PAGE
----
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Community Awareness of Autism Must Grow

April has been designated as National Autism Awareness Month but, with the recent report from the Centers For Disease Control that every 1 in 88 kids is now diagnosed with an autism spectrum disorder (ASD), spotlighting this disability one month out of the year is certainly not enough.

Here are the new statistics:

  • The diagnosis of an ASD has risen by 78% in the past decade. That’s not to say that there’s been a dramatic increase in ASD but probably better diagnosis.
  • For boys, the rate of an ASD diagnosis is 1 in 54 – almost 5 times higher than in girls
  • More children are being diagnosed at an earlier age (3), but still most are being diagnosed at 4 or 5 years of age.  Early diagnosis is critical.

While my son doesn’t “officially” have a diagnosis of ASD, he has special needs and, in my opinion, the label doesn’t matter because his disability is quite similar.

As many of my readers know, I’m pretty much of an open book.  I talk about all the issues and challenges that I deal with because it is my hope that I can help someone else not feel as isolated or even share some insight.  I realize this isn’t true for many parents with special needs children.  For many reasons they wish to remain private and I understand that.  Unfortunately too often our kids are still labeled, judged and discriminated against.

That needs to change.

Here’s something that I’ve been thinking about a great deal lately.  This population of ASD kids is going to grow up and need to become productive members of our society.  They will want to go on to college, work, drive, live independently, have personal relationships, get married and have kids.  I know that I want that for my son and he wants it for himself.  Not too much to ask in my opinion.

In order for this to happen though, neuro-typical peers need to start gaining a better understanding for what it means to have ASD or some other disability.  I’m so proud of the Top inclusion program at Wilton High School.  For those of you not aware of this program, it was started by a few high school students who recognized the importance of helping every student feel included.  Their mission statement is simple: “To encourage students to work together to promote the inclusion of all students in our school and community.”  Participants team up with special needs kids as buddies to support them both during school and at after school activities.  This has also led into another great program, TOP Soccer, which works under the same principal.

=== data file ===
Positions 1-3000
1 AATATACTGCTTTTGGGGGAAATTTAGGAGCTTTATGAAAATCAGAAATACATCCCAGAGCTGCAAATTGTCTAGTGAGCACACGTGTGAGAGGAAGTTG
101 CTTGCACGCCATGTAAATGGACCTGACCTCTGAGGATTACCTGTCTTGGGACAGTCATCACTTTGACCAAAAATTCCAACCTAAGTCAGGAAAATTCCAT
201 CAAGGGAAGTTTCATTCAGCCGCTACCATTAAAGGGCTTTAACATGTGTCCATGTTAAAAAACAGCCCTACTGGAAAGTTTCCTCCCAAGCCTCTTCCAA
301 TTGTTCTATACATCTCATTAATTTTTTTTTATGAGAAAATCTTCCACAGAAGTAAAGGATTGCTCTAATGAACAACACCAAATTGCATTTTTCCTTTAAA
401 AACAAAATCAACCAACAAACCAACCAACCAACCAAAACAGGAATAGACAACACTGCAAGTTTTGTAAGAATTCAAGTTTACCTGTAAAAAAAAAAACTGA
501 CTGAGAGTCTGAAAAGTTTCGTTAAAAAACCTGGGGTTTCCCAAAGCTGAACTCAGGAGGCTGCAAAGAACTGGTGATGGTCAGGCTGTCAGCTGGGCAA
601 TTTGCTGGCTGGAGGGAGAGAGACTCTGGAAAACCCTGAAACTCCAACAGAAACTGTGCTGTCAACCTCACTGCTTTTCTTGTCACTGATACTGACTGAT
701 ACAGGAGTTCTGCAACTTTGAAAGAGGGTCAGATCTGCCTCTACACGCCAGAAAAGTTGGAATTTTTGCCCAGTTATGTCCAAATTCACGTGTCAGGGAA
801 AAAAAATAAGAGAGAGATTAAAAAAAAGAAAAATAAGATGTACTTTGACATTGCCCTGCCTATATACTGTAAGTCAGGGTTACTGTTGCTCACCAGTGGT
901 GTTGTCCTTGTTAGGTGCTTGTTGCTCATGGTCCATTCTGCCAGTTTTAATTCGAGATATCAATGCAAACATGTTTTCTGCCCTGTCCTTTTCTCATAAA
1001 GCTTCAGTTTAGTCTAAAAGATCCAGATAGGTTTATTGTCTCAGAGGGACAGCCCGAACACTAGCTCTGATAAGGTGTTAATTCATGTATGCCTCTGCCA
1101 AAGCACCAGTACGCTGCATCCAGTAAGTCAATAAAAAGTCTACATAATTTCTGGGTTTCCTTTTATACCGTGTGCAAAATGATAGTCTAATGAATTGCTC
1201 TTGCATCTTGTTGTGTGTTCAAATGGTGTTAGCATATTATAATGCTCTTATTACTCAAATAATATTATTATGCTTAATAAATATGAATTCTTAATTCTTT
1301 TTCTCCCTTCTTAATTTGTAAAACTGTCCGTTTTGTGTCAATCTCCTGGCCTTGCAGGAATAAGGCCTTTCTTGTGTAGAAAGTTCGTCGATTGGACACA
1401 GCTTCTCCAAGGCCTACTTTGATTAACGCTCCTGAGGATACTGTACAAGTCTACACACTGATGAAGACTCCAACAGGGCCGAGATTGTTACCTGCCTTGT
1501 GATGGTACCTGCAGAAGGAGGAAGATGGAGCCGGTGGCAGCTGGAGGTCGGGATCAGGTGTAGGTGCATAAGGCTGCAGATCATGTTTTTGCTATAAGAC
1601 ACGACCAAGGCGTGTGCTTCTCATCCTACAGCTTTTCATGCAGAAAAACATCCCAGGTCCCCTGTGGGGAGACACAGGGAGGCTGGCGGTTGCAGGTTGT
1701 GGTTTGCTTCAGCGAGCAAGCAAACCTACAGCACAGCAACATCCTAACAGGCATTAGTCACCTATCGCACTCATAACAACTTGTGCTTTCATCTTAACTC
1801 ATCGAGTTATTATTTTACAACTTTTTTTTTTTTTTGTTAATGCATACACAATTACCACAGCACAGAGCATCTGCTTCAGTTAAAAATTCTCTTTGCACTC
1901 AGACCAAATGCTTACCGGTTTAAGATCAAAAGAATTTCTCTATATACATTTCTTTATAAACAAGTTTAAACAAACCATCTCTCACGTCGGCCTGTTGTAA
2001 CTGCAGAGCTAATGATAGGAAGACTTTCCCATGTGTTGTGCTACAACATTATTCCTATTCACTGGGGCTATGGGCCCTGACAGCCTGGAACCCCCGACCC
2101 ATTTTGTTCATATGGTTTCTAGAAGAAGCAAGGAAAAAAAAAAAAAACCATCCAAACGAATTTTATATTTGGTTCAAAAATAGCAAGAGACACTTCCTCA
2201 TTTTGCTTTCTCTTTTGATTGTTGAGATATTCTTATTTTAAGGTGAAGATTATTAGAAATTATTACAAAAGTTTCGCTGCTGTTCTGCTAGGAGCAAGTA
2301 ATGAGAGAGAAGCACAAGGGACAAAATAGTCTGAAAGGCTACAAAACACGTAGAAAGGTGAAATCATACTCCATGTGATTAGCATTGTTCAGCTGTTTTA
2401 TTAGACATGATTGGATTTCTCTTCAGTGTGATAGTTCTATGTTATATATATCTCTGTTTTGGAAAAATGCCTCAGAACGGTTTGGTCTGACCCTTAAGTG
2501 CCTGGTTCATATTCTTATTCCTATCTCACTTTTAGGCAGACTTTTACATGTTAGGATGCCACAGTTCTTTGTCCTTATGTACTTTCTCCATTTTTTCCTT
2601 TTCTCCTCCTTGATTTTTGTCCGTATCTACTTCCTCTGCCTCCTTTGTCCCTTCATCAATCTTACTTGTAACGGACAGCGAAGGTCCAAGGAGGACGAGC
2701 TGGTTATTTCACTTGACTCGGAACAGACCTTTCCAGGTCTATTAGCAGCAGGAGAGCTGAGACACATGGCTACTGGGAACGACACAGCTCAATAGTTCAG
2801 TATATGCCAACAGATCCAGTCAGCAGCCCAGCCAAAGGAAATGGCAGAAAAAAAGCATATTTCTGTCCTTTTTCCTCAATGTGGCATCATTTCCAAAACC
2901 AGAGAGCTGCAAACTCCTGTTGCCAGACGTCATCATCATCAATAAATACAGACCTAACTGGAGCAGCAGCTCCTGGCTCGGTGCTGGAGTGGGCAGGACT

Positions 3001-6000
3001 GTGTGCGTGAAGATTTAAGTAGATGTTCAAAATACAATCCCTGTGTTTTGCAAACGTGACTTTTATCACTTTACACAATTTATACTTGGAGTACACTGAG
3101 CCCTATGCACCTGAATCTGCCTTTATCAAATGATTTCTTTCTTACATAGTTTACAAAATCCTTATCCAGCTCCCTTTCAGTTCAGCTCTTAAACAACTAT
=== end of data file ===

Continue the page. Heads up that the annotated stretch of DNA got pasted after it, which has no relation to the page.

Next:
These types of programs need to happen all over the country and the stigma of ASD and other special needs must be eliminated.  Both adults and children need to become more aware of the characteristics of ASD and how they affect someone socially.  I’ve felt the pain as kids, not understanding my son’s special needs, laugh at him behind his back.  As our kids grow up, these challenges will become even greater.  Imagine how frustrating it must be to be turned down for a job because, even if you’re qualified, you’re unable to effectively manage a job interview?  Think about trying to navigate through ordinary tasks such as grocery shopping or asking for directions when interacting with people is difficult.

This is not an issue that will only affect a few families, this is now an issue for our society.  How will we embrace these special needs young adults and allow them to have the same opportunities that everyone else has to lead a happy and productive life?

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